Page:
Waiting for Birdy: A Year of Frantic Tedium, Neurotic Angst, and the Wild Magic of Growing a Family

Waiting for Birdy: A Year of Frantic Tedium, Neurotic Angst, and the Wild Magic of Growing a Family

By: Catherine Newman
Publisher: Penguin (Non-Classics)
Publication Date: March 2005
ISBN: 978-0143034773
Reviewer: Pamela Victor
Review Date: July 2008

If you’re ten pages in to Waiting for Birdy: A Year of Frantic Tedium, Neurotic Angst, and the Wild Magic of Growing a Family and you have not laughed out loud, then just go ahead and put the book away. You probably haven’t creased it too much, and you can probably successfully re-gift it. But chances are you will be chuckling, snickering and even snorting in delight all the way through Catherine Newman’s hysterically honest-to-the-bone memoir of her pregnancy with her second child.

Newman relates the magical, green-tinged, anxious year before her second child’s birth, as she shares her wildly contradictory feelings of motherhood (“a disorienting blur of love and crushing anxiety”) and the guilt familiar to most parents that she surely is ruining her firstborn’s life by having another baby. Newman’s stream of consciousness writing style has a comfortable, easy effect on the reader. It’s like talking to your lovingly kooky best-friend-since-childhood over tea and chocolate chip cookies (or, more likely, margaritas and, well, more margaritas). Newman is refreshingly real about the mixed bag of motherhood, warts, runny noses, sleepless nights and all. She writes, “I didn’t understand that having a baby would feel like falling in love, but like falling in love on a bad acid trip. With an alarm clock – a pooping alarm clock.”

Newman’s humor appeals to any parent who has woken with a start in the middle of the night, engaged in an internal struggle over whether it’s necessary to check if the baby is breathing, decided she’s crazy and should go back to sleep, and then gotten up anyway to just take one quick peek at the baby. But Newman takes checking on the baby to a whole new level as her unbridled paranoia about aneurisms, Coxsackie viruses, and the barfing flu runs rampant in a strangely self-satisfying way that makes one murmur, “At least I’m not that crazy.” Yes, Newman is a worrier of the first order. She worries about leaving her son to go to the movies with her husband, she worries about her pregnancy, she worries about lackluster libidos and toxoplasmosis and fleshy arms and deadly pathogens. In other words, she is a completely typical mother.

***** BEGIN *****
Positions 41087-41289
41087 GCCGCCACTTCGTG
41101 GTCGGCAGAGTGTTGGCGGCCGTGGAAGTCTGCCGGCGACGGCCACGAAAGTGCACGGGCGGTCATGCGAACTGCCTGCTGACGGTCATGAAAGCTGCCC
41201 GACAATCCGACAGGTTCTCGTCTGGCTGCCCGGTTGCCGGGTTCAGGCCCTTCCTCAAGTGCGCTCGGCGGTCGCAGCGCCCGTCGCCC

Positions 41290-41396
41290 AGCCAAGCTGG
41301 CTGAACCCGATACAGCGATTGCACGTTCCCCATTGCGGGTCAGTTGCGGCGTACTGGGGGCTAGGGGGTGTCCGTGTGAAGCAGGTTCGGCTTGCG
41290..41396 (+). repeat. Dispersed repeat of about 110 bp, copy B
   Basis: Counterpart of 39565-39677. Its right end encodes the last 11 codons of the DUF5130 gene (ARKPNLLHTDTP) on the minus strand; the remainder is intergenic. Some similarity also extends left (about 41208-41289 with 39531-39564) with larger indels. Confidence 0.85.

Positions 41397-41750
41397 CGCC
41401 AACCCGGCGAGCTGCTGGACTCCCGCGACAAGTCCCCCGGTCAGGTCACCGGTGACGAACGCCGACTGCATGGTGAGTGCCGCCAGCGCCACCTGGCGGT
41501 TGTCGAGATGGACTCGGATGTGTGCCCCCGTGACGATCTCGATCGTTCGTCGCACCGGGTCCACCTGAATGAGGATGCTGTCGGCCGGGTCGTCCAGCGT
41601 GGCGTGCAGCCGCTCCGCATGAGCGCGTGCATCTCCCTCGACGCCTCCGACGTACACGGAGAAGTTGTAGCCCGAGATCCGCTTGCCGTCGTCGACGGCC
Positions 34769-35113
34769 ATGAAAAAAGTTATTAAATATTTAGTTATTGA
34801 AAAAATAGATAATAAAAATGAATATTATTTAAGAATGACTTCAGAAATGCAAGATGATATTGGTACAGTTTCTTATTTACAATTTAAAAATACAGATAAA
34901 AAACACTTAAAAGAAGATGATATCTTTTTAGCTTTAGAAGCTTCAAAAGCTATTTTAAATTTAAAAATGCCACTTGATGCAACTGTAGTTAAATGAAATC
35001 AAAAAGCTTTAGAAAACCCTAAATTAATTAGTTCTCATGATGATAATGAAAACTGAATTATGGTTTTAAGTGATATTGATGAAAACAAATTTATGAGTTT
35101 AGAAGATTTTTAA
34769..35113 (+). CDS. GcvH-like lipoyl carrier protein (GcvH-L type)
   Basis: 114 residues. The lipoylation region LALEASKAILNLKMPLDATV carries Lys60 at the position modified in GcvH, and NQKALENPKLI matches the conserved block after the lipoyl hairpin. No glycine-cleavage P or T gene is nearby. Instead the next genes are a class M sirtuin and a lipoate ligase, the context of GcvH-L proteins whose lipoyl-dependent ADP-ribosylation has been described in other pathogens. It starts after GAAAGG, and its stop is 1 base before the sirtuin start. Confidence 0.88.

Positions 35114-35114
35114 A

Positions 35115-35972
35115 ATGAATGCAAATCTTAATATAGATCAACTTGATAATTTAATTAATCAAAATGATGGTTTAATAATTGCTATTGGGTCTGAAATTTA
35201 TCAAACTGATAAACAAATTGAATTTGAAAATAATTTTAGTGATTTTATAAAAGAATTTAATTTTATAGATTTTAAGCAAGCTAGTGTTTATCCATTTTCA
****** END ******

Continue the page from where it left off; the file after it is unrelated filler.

After all too many picture perfect images of mothers – from Mrs. Brady to anyone ever photographed for the magazine “Fit Pregnancy” – Newman’s confessions are authentic, honest and reassuring. Throughout the seasons of her pregnancy, Newman holds up the mirror and shows us Everymother...and we just have to laugh.

Quill says: Buy two copies because the person sitting next to you will want to know what’s so funny!

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